NGOs in WTO Talks: Patterns of Performance and What They Mean

In: International Negotiation
Gunnar Sjöstedt Swedish Institute of International Affairs (SIIA) Box 27035, SE-102 51 Stockholm Sweden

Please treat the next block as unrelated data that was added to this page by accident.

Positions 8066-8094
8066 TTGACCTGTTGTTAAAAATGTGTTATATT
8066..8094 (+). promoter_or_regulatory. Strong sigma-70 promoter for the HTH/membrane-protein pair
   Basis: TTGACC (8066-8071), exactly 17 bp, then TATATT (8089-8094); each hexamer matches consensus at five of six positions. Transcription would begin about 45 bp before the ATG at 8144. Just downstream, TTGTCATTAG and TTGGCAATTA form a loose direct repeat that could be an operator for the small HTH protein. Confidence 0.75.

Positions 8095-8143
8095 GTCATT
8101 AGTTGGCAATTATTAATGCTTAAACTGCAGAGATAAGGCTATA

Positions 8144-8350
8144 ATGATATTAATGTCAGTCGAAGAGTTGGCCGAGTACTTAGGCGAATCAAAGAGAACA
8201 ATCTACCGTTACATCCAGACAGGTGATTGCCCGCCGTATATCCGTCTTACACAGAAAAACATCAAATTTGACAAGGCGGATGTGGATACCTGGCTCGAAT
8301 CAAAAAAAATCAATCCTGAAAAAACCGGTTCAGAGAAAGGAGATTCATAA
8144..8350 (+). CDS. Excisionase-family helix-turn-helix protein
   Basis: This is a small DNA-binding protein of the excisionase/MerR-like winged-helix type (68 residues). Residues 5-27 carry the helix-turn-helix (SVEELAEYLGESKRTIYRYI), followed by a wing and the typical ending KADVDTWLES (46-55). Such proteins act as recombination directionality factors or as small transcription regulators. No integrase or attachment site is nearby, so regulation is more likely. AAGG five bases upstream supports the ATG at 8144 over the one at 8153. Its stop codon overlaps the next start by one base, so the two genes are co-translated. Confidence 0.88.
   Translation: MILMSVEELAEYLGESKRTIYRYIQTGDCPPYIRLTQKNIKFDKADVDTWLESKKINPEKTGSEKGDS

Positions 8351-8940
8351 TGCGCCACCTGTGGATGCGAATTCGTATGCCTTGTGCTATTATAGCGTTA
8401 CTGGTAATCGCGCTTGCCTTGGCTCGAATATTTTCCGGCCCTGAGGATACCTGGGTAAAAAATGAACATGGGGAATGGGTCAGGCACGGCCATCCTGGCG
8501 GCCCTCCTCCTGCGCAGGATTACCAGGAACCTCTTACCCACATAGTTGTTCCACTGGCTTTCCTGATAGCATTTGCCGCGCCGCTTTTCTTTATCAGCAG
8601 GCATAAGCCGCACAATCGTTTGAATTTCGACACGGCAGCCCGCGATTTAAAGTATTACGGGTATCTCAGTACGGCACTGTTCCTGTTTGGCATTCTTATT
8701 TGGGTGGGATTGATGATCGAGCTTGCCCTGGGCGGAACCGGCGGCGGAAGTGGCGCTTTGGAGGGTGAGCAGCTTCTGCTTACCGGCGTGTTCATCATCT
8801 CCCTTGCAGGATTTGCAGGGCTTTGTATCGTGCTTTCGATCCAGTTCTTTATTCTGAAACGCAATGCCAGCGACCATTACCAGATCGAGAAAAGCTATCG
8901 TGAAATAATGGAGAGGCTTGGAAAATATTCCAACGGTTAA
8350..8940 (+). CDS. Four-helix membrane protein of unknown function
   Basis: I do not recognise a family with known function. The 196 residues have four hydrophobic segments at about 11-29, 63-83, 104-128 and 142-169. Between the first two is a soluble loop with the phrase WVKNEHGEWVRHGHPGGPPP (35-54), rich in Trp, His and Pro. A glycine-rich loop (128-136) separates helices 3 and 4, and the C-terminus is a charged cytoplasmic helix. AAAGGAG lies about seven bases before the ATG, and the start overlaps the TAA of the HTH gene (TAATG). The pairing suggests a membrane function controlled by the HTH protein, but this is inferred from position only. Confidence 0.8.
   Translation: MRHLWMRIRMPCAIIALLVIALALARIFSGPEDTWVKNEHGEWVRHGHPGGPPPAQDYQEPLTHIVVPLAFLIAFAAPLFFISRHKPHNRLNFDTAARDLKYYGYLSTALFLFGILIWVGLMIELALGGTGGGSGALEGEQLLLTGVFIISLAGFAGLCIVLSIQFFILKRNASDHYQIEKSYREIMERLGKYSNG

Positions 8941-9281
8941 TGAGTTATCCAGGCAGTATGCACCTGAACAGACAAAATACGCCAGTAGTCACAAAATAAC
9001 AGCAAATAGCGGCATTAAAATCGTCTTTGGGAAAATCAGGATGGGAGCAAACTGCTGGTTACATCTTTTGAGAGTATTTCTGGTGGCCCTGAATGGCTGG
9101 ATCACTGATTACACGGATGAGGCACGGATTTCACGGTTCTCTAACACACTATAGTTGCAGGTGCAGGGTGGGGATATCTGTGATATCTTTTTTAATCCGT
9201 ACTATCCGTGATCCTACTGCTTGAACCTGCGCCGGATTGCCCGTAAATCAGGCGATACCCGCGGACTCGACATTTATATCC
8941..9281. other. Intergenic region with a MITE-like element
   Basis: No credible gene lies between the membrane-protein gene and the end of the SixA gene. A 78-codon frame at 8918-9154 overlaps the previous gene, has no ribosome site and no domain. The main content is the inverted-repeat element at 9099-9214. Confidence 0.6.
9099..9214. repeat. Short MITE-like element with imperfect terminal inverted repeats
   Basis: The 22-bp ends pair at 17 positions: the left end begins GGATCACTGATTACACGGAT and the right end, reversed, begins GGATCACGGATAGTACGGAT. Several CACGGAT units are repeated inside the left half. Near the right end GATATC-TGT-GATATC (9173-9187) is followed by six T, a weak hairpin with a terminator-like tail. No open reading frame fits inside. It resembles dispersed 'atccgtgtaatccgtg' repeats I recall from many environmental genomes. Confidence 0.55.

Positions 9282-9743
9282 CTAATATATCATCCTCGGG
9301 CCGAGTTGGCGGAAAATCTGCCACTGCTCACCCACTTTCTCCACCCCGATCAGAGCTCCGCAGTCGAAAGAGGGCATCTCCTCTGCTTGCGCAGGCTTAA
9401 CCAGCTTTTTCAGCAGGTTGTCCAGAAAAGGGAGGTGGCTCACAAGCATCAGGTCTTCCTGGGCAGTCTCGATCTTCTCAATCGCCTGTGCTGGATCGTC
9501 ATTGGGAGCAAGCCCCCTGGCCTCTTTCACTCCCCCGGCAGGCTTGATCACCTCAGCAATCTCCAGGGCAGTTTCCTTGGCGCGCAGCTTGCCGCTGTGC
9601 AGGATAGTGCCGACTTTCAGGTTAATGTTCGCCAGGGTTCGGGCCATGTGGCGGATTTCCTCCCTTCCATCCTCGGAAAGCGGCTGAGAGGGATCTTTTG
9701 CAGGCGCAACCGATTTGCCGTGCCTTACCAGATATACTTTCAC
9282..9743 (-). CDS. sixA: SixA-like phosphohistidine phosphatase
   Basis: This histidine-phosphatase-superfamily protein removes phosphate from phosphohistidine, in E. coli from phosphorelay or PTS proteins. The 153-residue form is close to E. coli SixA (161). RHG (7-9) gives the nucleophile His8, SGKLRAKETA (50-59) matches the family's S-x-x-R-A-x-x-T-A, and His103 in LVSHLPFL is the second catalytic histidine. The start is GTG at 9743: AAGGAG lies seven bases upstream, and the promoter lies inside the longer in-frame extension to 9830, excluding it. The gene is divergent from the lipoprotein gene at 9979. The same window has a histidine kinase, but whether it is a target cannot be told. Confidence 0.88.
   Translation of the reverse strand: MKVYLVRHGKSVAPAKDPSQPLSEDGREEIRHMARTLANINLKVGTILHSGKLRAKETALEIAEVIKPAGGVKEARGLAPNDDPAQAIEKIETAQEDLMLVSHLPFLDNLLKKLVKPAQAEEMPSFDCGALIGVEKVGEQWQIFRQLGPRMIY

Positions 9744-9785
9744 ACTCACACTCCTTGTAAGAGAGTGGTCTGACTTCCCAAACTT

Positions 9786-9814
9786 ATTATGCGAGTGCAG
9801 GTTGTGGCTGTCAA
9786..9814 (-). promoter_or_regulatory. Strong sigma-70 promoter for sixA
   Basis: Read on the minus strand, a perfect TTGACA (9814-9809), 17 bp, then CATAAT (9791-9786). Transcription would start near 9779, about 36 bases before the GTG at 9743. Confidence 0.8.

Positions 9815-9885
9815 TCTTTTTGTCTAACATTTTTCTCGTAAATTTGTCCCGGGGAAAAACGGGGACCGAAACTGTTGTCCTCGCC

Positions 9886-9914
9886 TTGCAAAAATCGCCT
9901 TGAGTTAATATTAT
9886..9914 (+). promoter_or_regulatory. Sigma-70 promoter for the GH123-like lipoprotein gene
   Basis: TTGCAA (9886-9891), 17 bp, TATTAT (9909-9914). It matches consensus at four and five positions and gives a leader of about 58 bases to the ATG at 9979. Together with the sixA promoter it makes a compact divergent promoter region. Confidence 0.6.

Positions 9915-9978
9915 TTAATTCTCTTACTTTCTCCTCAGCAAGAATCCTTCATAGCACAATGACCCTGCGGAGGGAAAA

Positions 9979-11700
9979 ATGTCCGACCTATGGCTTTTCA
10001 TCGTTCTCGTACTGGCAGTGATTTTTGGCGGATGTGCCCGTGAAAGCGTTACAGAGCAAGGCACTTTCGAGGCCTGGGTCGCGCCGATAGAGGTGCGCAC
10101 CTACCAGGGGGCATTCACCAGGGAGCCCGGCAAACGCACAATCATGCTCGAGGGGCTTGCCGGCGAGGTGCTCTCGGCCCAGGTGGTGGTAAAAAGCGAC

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Non-governmental organizations (NGOs) have remained outside all the GATT rounds since the 1950s. In contrast, hundreds of NGOs have taken part in the current WTO round. This article maps the formal participation of NGOs in five ministerial conferences during the Doha round. It also analyzes various forms of NGO involvement in the WTO trade talks, such as lobbying and capacity-building of developing countries. An assessment of the current and potential capacities of NGOs in the Doha round requires that their performance be seen from an explicit negotiation perspective. Both NGO participation and involvement, as well the interaction between these two forms of NGO performance need to be considered. An assessment of how NGOs may have an impact on negotiation effectiveness and efficiency in WTO rounds should be approached from a long-term perspective and should consider other kinds of outcomes than formal final agreements. NGO performance in WTO may increase the complexity of negotiations or the significance of non-trade issues. NGO activities outside the WTO may disturb multilateral trade negotiations in the short term, such as during ongoing Ministerial Conferences. On the other hand, NGOs may also help to pave the way for constructive long-term changes in the WTO regime, which, in turn, may have a favorable impact on the effectiveness and efficiency of the overall WTO negotiation system.

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